Although Mindy Kaling aka Mindi Lahiri from ‘The Mindy Project’ gave us a fresh new take on skilled but humanly flawed narrative of an Indian-American OB/GYN navigating her medical practice and personal life in New York City, as fiction is, not all of it was rooted in reality. Fact: Reel life doctors have often eclipsed real life stories of women in medicine. Only fair then to trace back pioneering female physicians and trailblazers who opened doors for others to follow suit. This Doctors’ Day we honour history makers and some of India’s first women in medicine.
Dr Anandibai Joshi (31 March 1865 – 26 February 1887)
The first Indian woman to study and graduate with a two-year degree in western medicine from the US, she was married when she was nine to Gopalrao Joshi, a widower who was almost twenty years her senior. At just fourteen years of age she gave birth to a child and lost him due to lack of medical care and service. This left a huge impact on her and inspired her to study medicine, a decision her husband fully supported and encouraged. Her decision to study abroad led to criticism in India, however her address at Serampore College hall, stressing on the need for female doctors won her appreciation and financial support. Upon graduating, she was congratulated by Queen Victoria, and appointed doctor-in-charge at Kolhapur. Unfortunately, Anandibai could not practice medicine as she died of tuberculosis at 22.
Dr Rukhmabai Raut (22 November 1864 – 25 September 1955)
Best known for being the first practising woman doctor in colonial India, she was also the reason behind the enactment of Age of Consent Act in 1891. Married at eleven (a normal practise back then) to Dadaji Bhikaji who was 19, her decision to not stay with Bhikaji was supported by her step-father, Assistant Surgeon Sakharam Arjun Raut. Even though Bhikaji asked for ‘restitution of conjugal rights’ in 1885, with debates around Hindu vs English law, the final judgement on March 4, 1887 asked Raut to live with her husband or face imprisonment for six months. The matter however was finally settled when Queen Victoria dissolved her marriage by overruling the court order. She went on to study Medicine for five years at the London School of Medicine and worked as the Chief Medical Officer in Rajkot after 35 years, before retiring in Bombay.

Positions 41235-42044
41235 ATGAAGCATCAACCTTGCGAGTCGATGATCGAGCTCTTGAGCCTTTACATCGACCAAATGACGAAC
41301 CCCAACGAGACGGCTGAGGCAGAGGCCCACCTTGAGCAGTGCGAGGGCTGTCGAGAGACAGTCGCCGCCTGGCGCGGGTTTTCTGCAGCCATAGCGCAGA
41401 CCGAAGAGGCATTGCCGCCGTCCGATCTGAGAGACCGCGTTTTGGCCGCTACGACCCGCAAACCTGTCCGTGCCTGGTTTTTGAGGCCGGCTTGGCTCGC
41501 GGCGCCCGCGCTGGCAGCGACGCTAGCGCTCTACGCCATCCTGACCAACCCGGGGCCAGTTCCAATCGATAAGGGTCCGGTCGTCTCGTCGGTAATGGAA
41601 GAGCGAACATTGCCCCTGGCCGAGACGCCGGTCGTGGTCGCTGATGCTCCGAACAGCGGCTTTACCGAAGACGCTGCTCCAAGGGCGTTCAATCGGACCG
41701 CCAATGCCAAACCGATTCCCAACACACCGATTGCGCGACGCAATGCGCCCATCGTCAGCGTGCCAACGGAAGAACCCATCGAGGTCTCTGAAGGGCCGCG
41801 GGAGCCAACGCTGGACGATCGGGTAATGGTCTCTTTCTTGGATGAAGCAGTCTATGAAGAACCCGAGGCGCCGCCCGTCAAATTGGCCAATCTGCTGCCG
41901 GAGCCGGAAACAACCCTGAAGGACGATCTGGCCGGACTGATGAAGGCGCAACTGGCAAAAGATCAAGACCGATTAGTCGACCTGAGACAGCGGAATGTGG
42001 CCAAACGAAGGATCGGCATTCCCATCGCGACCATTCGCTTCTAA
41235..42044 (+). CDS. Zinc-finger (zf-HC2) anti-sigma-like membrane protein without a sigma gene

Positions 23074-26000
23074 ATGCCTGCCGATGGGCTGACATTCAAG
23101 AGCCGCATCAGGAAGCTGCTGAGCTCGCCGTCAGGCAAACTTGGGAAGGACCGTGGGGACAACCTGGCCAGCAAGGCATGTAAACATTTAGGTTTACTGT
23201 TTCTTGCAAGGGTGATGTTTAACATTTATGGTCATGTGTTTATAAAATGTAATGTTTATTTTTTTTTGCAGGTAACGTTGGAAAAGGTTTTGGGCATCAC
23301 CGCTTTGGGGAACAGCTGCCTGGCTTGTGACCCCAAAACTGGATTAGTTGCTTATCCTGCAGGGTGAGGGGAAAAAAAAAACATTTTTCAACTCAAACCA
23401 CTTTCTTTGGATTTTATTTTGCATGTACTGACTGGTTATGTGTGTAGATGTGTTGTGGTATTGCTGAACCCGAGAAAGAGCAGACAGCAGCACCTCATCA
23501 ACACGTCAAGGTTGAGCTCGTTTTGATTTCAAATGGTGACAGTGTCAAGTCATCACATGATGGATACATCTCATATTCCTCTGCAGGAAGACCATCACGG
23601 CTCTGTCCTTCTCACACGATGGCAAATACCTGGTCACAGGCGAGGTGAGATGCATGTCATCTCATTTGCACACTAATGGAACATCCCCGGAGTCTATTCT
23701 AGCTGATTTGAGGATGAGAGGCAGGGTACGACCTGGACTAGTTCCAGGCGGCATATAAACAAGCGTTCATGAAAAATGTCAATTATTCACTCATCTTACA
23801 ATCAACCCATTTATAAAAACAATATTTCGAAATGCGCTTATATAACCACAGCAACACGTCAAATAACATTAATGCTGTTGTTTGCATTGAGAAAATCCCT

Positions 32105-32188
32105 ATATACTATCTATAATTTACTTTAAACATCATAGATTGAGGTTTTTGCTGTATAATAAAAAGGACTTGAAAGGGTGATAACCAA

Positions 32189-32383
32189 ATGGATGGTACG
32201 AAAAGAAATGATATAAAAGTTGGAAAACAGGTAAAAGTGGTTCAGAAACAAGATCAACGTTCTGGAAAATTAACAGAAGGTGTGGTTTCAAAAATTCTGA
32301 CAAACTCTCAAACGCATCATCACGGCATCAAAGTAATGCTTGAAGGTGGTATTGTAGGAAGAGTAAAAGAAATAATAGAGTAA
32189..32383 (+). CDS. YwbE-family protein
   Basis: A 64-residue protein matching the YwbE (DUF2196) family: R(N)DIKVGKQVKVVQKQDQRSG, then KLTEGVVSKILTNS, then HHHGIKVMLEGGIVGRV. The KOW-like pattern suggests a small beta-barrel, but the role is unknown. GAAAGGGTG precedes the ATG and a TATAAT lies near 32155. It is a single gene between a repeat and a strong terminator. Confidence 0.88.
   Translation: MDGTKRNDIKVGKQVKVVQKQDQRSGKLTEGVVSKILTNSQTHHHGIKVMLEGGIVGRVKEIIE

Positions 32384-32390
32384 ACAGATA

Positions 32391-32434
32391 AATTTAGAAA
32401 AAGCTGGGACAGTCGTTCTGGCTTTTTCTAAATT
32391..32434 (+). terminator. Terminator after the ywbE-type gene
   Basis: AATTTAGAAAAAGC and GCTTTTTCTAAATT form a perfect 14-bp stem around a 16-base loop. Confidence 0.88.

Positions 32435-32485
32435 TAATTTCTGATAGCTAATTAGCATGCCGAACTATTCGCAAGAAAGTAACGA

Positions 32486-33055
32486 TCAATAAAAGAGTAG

Dr Muthulakshmi Reddy (30 July 1886 – 22 July 1968)
The first female student to be admitted into a men’s college, the first woman House Surgeon in the Government Maternity and Opthalmic Hospital, the first Legislator in British India, the first Chairperson of the State Social Welfare Advisory Board, the first Chairperson of the State Social Welfare Advisory Board, the first woman Deputy President of the Legislative Council, and the first Alderwoman of the Madras Corporation Avvai Home (Phew!), Dr Reddy had a lot of firsts to her name. Born to a Tamil family, her father, Narayanaswami Iyer, the Principal of Maharaja’s College, was ostracised from his family for marrying her mother, Chandrammal, a Devadasi (female artist dedicated to worship who served a deity or a temple for the rest of her life). She married Sundara Reddy if he promised to 'always respect her as an equal and never cross her wishes.”
A Padma Bhushan recipient, her name was included in the first flag hoisted at Red Fort in 1947. She leaves behind a rich legacy that has served India and its people well into the 21st century: the Avvai Home (for children) and the Cancer Institute.
Dr Mary Poonen Lukose (30 July 1886 – 2 October 1976)
Padma Shri, Dr Mary Poonen Lukose was an only child born to an Anglican Syrian Christian family. Denied admission to the science course offered at the Maharajas College as she was a woman, Mary decided to get a degree in history instead, and soon became the first female graduate of Madras University. She was also the first woman from Kerala to graduate in medicine and received advanced training in paediatrics in UK. On returning home, she became Surgeon General in 1938 and was in charge of 32 government hospitals, 40 government dispensaries, and 20 private institutions. Fun fact: the first woman surgeon general in the US was appointed in 1990!